A matrimonial lawyer and her Hackensack, NJ firm were hit with a $950k malpractice verdict late last month for their alleged role in enabling an international child abduction.

The suit, Innes v. Marzano-Lesnevich, was brought by Roy Innes, whose four-year-old daughter, Victoria, was removed from the United States to Spain, the mother’s native country, in January 2005 without his knowledge or consent. A jury found that Madeline Marzano-Lesnevich and her firm, Lesnevich & Marzano-Lesnevich, allowed the girl’s mother to get hold of her passport, which had been entrusted to the firm to prevent the child’s removal to Spain. The jury awarded $700k to Innes and $250k to Victoria.

An October 8, 2004 parenting agreement forbade Innes or the mother, Maria Jose Carrascosa, from taking Victoria abroad without the other’s written permission. It also required Carrascosa to turn over Victoria’s passport to Carrascosa’s then-lawyer, Mitchell Liebowitz, so it could be held in trust. Carrascosa handed over the passport but weeks later fired Liebowitz and retained the Marzano-Lesnevich firm.

Carrascosa then secured Victoria’s passport and flew her to Spain in January of 2005. She returned to the U.S. without Victoria in 2006 and is currently in prison for her conviction in December 2009 on charges of interfering with custody and contempt of court. Victoria, now 11, is being raised by her mother’s parents in Valencia, Spain, and Innes claims he has seen her only twice since the illicit removal.

New Jersey case law does permit legal malpractice claims by nonclients. (Petrillo v. Bachenburg, 139 N.J. 472 (1995).) However, the defense claimed no one asked Marzano-Lesnevich to be the trustee of the passport and she never signed an agreement to that effect. She did not even know it was being held in trust. But the court found that by her silence she could become a trustee. According to Marzano-Lesnevich’s husband and partner, Walter Lesnevich (who represented his wife at trial), the verdict sets out "a new standard of responsibility by a matrimonial lawyer to her nonclient." He says "everybody feels very sorry for the father so they just threw out the book and changed the law up and down." A Spanish court decree gave custody to Carrascosa, and even diplomatic efforts have failed to end the impasse. Lesnevich plans to appeal.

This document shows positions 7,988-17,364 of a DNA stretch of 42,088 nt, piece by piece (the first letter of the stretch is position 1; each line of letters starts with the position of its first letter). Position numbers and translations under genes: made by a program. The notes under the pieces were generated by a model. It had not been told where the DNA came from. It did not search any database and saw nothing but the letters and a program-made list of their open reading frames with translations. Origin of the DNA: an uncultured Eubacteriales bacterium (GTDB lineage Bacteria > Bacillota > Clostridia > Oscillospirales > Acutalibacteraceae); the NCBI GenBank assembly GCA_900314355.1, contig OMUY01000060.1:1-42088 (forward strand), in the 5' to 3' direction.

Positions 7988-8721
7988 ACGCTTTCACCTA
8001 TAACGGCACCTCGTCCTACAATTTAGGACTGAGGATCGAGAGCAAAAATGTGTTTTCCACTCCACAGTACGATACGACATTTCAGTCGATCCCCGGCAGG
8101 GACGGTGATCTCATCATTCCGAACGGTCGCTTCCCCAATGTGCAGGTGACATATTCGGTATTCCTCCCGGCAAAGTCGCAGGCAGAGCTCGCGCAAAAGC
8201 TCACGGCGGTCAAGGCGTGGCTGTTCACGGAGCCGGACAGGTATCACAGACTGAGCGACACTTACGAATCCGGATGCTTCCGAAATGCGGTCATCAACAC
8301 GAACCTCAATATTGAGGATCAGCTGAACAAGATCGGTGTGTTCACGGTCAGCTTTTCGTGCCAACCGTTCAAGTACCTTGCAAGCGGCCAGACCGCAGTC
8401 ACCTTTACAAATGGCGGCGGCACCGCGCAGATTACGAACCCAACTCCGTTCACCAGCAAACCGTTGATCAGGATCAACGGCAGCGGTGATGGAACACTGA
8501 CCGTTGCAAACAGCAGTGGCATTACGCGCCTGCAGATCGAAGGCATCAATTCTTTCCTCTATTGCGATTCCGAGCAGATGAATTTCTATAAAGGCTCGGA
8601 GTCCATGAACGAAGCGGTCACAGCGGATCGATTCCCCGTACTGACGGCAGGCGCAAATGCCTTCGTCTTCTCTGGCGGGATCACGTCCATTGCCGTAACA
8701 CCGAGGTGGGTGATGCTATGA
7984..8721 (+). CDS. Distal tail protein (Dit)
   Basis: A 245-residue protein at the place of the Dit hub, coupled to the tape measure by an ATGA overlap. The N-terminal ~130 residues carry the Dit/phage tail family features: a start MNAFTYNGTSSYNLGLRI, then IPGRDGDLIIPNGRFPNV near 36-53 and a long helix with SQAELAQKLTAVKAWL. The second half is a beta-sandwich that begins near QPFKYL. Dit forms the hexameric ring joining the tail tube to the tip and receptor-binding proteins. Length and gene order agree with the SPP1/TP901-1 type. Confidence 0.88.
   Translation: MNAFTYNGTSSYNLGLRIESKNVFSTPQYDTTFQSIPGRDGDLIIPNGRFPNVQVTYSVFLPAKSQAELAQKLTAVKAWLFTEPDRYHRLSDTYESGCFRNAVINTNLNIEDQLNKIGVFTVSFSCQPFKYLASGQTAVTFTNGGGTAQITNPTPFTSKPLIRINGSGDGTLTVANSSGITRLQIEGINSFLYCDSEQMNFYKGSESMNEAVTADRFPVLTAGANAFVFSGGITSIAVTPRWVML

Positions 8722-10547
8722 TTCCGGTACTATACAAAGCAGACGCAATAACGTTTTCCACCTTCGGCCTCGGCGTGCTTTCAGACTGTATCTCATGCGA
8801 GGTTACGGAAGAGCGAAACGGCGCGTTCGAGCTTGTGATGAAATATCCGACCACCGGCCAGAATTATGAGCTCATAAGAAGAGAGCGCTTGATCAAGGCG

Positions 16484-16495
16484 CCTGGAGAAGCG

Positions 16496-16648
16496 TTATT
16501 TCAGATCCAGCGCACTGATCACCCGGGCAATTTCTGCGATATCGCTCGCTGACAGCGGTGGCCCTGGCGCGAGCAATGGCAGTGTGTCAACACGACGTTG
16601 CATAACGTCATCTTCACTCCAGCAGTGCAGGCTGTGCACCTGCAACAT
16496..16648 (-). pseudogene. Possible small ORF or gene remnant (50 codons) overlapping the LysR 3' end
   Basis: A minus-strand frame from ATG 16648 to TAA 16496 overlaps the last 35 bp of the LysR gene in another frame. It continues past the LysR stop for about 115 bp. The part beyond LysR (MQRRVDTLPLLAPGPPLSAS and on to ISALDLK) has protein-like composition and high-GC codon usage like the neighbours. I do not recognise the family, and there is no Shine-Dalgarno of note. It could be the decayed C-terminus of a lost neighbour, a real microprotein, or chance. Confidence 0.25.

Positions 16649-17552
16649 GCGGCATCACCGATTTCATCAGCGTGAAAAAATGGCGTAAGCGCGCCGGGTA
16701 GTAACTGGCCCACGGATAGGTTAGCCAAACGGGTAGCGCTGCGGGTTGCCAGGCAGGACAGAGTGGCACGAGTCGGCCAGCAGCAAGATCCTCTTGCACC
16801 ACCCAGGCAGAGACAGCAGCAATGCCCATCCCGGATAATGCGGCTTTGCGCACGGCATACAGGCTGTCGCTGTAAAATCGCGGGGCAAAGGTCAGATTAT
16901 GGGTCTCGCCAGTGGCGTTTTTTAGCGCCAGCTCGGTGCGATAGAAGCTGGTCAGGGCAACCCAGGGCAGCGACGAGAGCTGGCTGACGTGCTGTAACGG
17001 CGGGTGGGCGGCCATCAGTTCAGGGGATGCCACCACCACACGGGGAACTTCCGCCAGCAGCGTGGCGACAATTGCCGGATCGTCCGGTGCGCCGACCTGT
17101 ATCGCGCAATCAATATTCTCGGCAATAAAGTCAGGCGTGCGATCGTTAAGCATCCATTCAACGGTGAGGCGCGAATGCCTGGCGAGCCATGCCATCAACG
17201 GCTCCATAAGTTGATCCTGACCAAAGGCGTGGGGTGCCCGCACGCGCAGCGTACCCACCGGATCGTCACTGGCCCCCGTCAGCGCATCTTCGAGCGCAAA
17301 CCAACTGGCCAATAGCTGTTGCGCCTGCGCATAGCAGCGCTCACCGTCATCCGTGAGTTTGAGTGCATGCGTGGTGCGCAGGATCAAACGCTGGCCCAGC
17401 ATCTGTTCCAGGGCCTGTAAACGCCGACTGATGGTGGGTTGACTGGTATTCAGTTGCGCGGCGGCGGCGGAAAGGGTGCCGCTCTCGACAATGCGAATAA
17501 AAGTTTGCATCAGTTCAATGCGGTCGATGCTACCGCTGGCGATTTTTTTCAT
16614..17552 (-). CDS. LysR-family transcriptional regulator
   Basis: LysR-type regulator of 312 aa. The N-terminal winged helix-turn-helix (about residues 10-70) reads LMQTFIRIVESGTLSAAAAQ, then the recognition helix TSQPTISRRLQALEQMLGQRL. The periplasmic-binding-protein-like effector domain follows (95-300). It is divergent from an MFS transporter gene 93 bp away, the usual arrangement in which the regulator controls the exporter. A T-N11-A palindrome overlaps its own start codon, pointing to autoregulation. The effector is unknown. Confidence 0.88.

(An article appearing in the May 17, 2011 edition of the New Jersey Law Journal, an ALM Publication, was used as the sole source for this post.)


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Categories: Professional Liability

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A little more than a year ago I criticized the Pennsylvania Supreme Court (highest court) for its decision in the case of Nationwide v. Fleming, which effectively ruled the attorney-client privilege applies only to information given to the attorney by the client.  Prior to the decision in Fleming, the statutory privilege had been broadly construed over time by Pennsylvania courts to encompass two-way communications between attorney and client – the way it should be.  The expectation was that the Supreme Court would take the opportunity in Fleming to definitively expand the privilege (subject to some other exceptions/limitations).  Instead, the Supreme Court’s ruling left the privilege completely in a state of limbo.
About six months ago I reported that the highest court in Pennsylvania heard argument in Gillard v. AIG, where the full court would be revisiting this critical issue.  A slew of amici filers including the Philadelphia County, Allegheny County (Pittsburgh) and Pennsylvania Bar Associations weighed in, all in support of a broader application of the privilege that would protect all communications between attorney and client.
I am pleased to report the Supreme Court, in a 5-2 majority opinion in the Gillard case, has held that “in Pennsylvania, the attorney-client privilege operates in a two-way fashion to protect confidential client-to-attorney or attorney-to-client communications made for the purpose of obtaining or providing professional legal advice.”  The majority agreed with other courts that have struggled with unraveling attorney advice from client input and have, in turn, stressed the need for greater certainty to foster frankness of communications between lawyers and their clients.
Thankfully, the court has finally given us some long-overdue clarity on this issue.